Last updated on June 18, 2022
Lion’s Eye Diamond | Illustration by Lindsey Look
The “trade” bit is probably the most important when it comes to the “trading card game” that is Magic. But what counts as an even trade? Does your own demand for a card create the value, or is that value better determined by some other metric?
Today I’d like to go over just what makes a card valuable, how to identify valuable cards, and how to price check and sell your own cards on the secondary market.
Let’s get into it!
What Determines a Card’s Value?
Bound in Gold | Illustration by Victor Adame Minguez
A card’s value is determined by its rarity and its demand. A rare card that’s also a playset staple in a popular format has extreme value. The card’s artist signature or alterations can also either increase or decrease its worth.
If it’s on the reserved list and won’t ever be reprinted, that further increases its price since its supply is limited, regardless of increasing demand. All these factors combined result in a card’s final value and how much players are willing to buy and sell it for.
My goal today is to go in-depth on each of these areas and give specific explanations as to how each one impacts the final price.
Which Cards Are Actually Worth Money?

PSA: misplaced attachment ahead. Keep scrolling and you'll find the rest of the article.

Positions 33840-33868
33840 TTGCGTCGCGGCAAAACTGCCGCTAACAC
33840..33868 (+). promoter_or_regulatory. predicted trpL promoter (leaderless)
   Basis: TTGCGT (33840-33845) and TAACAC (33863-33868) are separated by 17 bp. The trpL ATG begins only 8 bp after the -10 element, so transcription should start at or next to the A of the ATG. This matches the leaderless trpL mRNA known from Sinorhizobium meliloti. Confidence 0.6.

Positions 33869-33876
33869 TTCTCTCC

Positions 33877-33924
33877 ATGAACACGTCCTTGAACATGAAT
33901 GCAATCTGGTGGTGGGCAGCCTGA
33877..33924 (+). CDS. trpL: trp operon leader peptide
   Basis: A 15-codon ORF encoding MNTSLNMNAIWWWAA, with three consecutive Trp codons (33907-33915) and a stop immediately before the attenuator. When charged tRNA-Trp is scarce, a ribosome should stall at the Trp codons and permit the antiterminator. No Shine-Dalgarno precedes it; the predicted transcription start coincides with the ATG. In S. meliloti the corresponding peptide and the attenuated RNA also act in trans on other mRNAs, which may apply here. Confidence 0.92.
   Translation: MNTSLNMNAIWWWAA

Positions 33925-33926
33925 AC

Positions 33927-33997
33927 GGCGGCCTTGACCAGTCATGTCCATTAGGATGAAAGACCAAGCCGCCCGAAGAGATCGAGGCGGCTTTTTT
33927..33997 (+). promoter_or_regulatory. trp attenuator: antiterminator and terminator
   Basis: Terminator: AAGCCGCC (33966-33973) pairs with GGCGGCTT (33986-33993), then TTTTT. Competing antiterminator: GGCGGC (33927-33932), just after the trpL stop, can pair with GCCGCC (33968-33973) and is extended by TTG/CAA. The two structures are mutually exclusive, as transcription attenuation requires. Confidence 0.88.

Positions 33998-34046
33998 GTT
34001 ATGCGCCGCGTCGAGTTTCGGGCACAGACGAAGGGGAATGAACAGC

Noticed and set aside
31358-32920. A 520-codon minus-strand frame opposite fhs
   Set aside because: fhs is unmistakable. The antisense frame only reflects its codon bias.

The simplest answer to this question is that cards that are not only desired but also rare enough to warrant a higher price from lack of supply are worth the most.
There are cards that are rare because they were printed long ago, like Talas Warrior, that carry significant prices despite being totally undesired across all formats. These prices are inflated and not an accurate depiction of the market.
The Best Places to Check Prices
Prices aren’t set by any grand establishment. Cards are typically priced based on the market average i.e., the average price it’s being sold for across thousands of resellers like local game stores, individual players, and big organizations like ChannelFireball. There are a lot of sites to get this price from but TCGPlayer’s market average is the most common.
TCGPlayer shows you prices for both normal and foil, all the conditions, and a timeline of what a card’s price has been up to the last year.
The Parts of a Magic Card
There are lots of parts of a Magic card that you should familiarize yourself with if you’re hoping to identify cards for pricing. These parts include the set/expansion symbol, the frame, the color of the border, the rarity, the copyright symbol and date (if applicable), the corners, the foiling, and the art.
The Set/Expansion Symbol
The set symbol, sometimes called the expansion symbol, is the small symbol on the middle section of the card to the right end of the card type box. This is the quickest and most accurate way to identify what set the card was printed in and its rarity.